Federal Deficit Becomes Nearly Indecipherable
Treasury’s “investment” programs serve as a useful accounting gimmick to hide the deficit's true magnitude.
May 29, 2009 - 12:05 am
Did you miss the “good news” on May 12?
The Treasury Department, led by tax cheat Tim Geithner, retroactively reduced the deficit through March 31, the first six months of Uncle Sam’s fiscal year, by over $175 billion.
Here’s the evidence. March’s Monthly Treasury Statement showed a year-to-date deficit of $956.8 billion — but (voila!) April’s statement showed that the deficit through March was only $781.4 billion (items in red and October-March total box added by me):
Wow. How did Treasury do that?
Before I provide the answer, let me first make clear that federal financial reporting has been much less than perfect for a long, long time. The problems started in the 1960s with President Lyndon Johnson’s “unified budget,” which combined the financial results of Social Security, the Postal Service, and the rest of the federal government into one presentation.
On the surface, that may have seemed like a good idea. But, as I’ve explained previously, Johnson’s decision ultimately enabled congresses and presidents of both parties to use Social Security collections in excess of benefits paid to paper over much higher deficits occurring in the rest of the government:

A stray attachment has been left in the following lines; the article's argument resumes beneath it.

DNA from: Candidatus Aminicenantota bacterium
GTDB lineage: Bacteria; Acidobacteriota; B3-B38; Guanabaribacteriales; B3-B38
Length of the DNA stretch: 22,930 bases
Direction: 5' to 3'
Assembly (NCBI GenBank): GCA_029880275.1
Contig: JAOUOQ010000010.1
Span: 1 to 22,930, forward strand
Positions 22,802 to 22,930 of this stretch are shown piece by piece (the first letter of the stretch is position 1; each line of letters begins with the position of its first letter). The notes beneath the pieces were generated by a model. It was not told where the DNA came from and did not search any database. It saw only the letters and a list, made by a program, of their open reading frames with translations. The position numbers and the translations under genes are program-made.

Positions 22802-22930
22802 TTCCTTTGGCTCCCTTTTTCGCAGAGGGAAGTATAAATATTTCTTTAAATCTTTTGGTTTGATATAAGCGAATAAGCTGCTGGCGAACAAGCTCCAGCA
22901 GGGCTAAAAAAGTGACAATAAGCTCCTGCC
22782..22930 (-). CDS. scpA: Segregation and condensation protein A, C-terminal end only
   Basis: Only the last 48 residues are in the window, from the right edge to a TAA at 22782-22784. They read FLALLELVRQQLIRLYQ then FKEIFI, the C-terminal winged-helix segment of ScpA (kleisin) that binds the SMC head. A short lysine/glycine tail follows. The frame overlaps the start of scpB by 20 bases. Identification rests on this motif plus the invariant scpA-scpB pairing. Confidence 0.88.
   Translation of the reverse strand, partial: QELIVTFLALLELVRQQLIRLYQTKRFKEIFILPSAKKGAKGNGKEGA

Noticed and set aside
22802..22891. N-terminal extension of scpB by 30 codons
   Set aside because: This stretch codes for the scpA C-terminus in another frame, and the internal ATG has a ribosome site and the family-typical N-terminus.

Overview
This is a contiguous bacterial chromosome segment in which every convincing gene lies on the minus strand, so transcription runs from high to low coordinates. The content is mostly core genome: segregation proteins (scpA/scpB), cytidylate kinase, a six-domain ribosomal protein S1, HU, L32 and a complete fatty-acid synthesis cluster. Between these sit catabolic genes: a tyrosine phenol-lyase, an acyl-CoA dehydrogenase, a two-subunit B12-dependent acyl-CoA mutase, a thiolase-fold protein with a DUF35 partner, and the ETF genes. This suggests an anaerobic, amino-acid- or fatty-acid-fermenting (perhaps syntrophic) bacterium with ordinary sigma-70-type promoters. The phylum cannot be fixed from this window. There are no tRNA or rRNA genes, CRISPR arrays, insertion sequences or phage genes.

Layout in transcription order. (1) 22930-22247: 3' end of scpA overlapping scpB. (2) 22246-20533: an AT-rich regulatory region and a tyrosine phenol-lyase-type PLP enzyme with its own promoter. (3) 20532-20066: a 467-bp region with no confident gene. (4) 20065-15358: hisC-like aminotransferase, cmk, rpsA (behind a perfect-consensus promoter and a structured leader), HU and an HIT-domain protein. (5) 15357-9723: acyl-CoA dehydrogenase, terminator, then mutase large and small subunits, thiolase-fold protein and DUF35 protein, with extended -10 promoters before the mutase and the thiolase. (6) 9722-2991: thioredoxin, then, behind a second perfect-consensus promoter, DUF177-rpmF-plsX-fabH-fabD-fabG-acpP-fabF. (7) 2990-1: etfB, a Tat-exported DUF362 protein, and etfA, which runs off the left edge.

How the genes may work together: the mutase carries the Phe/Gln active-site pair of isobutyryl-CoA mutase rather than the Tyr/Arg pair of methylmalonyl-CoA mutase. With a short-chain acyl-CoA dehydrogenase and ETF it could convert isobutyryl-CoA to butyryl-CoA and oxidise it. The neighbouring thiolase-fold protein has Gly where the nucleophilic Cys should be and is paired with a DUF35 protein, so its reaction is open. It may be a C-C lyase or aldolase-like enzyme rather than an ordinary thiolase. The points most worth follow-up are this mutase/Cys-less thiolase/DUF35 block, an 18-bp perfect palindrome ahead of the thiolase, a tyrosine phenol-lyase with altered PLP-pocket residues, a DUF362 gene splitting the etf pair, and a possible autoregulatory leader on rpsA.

The $2.3 trillion in Social Security cash surpluses shown above has been “borrowed” from the Social Security “Trust Fund” and spent. The “Trust Fund,” far from being a stash of cash for paying out future benefits, contains almost nothing besides IOUs from the rest of the government, which is itself over $11.3 trillion in debt and counting. The “Trust Fund” can’t be paid without raising taxes, reducing benefits, or borrowing even more money. What’s more, the annual Social Security surpluses are disappearing and its cash flow may go negative as soon as 2010 or 2011. Recent news that many more workers than expected are choosing to begin collecting reduced benefits at age 62 is not helping matters in the short term, though it could be perversely helpful in the long term.